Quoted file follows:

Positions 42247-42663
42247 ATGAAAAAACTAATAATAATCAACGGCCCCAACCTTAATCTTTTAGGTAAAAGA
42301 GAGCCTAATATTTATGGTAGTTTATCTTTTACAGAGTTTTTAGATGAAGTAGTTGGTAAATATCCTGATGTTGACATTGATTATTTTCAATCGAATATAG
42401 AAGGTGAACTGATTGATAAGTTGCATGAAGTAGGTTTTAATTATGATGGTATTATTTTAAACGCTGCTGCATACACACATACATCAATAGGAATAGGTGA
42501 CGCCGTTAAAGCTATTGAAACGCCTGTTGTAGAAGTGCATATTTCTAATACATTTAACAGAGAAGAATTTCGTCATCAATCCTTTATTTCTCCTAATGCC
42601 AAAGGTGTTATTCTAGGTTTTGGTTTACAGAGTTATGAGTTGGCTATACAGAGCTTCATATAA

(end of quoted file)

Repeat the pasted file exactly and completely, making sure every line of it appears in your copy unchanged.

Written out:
Positions 42247-42663
42247 ATGAAAAAACTAATAATAATCAACGGCCCCAACCTTAATCTTTTAGGTAAAAGA
42301 GAGCCTAATATTTATGGTAGTTTATCTTTTACAGAGTTTTTAGATGAAGTAGTTGGTAAATATCCTGATGTTGACATTGATTATTTTCAATCGAATATAG
42401 AAGGTGAACTGATTGATAAGTTGCATGAAGTAGGTTTTAATTATGATGGTATTATTTTAAACGCTGCTGCATACACACATACATCAATAGGAATAGGTGA
42501 CGCCGTTAAAGCTATTGAAACGCCTGTTGTAGAAGTGCATATTTCTAATACATTTAACAGAGAAGAATTTCGTCATCAATCCTTTATTTCTCCTAATGCC
42601 AAAGGTGTTATTCTAGGTTTTGGTTTACAGAGTTATGAGTTGGCTATACAGAGCTTCATATAA